vancouver beer barbershop

I can't help but take a moment to point out some of the challenges that will undoubtedly come into play with this change. All serving staff will be required to have the "Serving it Right" certification which can easily be attained, check here. Responsible consumption and drinking and driving are obviously a concern. Another point I'd like to make is, will this drive some business away from the already hemorrhaging pub business? This has been a challenging category for business owners with rising costs, increased regulation, and changing consumer needs. 

In summary., I would say this is exciting news for BC small business with an increased service offerings and new revenue stream. Do I think the positives outweigh the negatives? Indeed I do, dramatically actually. As a beer lover and representative of beer and cider, I think this is a great new way for me to sell my products and get into a new category altogether.

Good Vibes going your way BC Liquor Board.

Episode #14 - SunRype Okanagan Apple Cider

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As an Okanagan kid, SunRype was the local company making the delicious juice boxes that we all used to sip on out of tetra packs and bendy straws at recess and lunch break. The juice company also specialized in hyper-addictive fruit leather treats that often accompanied my peanut butter sandwiches, and bag of carrots in the lunch kit. Things have changed, I now don’t drink juice unless it’s accompanied by a spirit based sidekick and fruit leather hasn’t been a part of my diet in way too long. I have to say, thinking about SunRype brings back some good memories. I remember touring the facility as a kid and being fascinated by the apple processing plants and completely astonished by the amount of juice they could fit into the huge vats of crushed apples. I don’t know about you, but I was a huge fan of the raspberry apple version of the juice box.

Enough about apple juice and fruit leather treats. It’s BC Cider Week here and it wouldn’t be right to ignore that. I am obviously a huge beer person but I am also a fan of a nice cider. There are so many to choose from now which makes a ton of business sense considering the density of apple orchards in our province. I sampled the Rumrunner from Sea Cider yesterday while at the Cascade Room on Main Street in Vancouver and felt we needed to take a closer look this week at some of our BC ciders - the SunRype Special Edition Okanagan Apple Cider was an obvious choice for me. Very cool branding and a minimalist design grabbed my attention while weighing my options. Thinking about that delicious apple juice I used to enjoy so much pushed me to the brand that was such a huge part of my childhood.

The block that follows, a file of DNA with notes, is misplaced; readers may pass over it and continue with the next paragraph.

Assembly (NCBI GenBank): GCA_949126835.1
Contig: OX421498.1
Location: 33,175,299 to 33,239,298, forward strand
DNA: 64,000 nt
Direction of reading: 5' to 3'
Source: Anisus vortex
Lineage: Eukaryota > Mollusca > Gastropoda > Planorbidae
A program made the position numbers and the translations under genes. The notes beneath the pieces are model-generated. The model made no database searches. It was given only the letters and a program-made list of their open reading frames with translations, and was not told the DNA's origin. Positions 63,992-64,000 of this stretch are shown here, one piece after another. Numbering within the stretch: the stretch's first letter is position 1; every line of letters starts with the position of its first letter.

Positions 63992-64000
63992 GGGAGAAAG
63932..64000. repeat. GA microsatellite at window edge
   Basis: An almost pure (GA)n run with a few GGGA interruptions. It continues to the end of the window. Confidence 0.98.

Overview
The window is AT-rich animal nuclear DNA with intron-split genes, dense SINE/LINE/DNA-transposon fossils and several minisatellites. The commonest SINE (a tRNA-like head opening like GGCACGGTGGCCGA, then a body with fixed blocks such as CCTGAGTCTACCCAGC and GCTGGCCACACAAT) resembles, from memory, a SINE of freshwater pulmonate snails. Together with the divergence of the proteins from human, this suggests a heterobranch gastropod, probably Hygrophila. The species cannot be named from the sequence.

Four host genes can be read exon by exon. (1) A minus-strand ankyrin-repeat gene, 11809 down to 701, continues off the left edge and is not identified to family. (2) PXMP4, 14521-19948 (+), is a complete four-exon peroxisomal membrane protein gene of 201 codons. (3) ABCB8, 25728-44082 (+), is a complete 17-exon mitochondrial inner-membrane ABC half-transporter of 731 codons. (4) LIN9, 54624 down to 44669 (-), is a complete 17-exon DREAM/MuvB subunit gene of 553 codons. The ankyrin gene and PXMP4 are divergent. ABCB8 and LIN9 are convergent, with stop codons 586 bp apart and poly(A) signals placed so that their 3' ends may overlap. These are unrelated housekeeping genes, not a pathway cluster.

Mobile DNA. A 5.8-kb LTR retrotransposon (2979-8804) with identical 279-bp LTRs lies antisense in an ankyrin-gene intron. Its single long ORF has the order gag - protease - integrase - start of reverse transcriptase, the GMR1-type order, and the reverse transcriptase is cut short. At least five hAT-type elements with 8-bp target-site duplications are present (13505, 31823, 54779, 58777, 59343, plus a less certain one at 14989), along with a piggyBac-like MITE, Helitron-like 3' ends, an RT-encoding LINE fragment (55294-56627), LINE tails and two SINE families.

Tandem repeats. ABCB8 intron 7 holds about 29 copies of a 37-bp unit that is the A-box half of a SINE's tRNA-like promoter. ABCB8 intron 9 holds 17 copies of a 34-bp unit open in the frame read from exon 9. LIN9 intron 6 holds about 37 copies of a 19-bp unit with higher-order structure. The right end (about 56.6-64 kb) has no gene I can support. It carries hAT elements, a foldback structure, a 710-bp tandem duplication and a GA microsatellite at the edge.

vancouver beer blog

What I hadn’t realized is that SunRype has been producing an apple cider since the 50’s in a much less commercial sense. My guess is it was actually a byproduct of letting the juice sit around for a little too long. This was Canada’s first hard cider.

Let’s get to the flavours and profile of the drink. I pour it into a lager glass and the it pours much like a champagne with a light yellow colour, the foam builds quickly and falls off just as fast. The aroma is exactly what it smells like as you enter into your local craft cidery, obviously fermented apples with a slight sweetness. 

vancouver beer blog

The flavours aren’t as interesting as some of the other craft ciders on the market. There’s a tartness similar to green apples, not too sweet, and quite a high level of carbonation. It’s easy drinking and enjoyable but not necessarily a conversation starter or stopper. It's 7% abv which strikes me as a surprise considering the drinkability. The Okanagan apple flavour that I’ve grown to love since childhood is certainly here in this 650ml bottle and I would buy again, after I sample and trial some other interesting cider competitors out there. If you’re looking for a nice apple cider highlighting the apples of the Okanagan I think you’ll enjoy this one. I certainly recommend it for someone looking for a mid-sweet cider with a nice tartness. What cider will we take a look at next?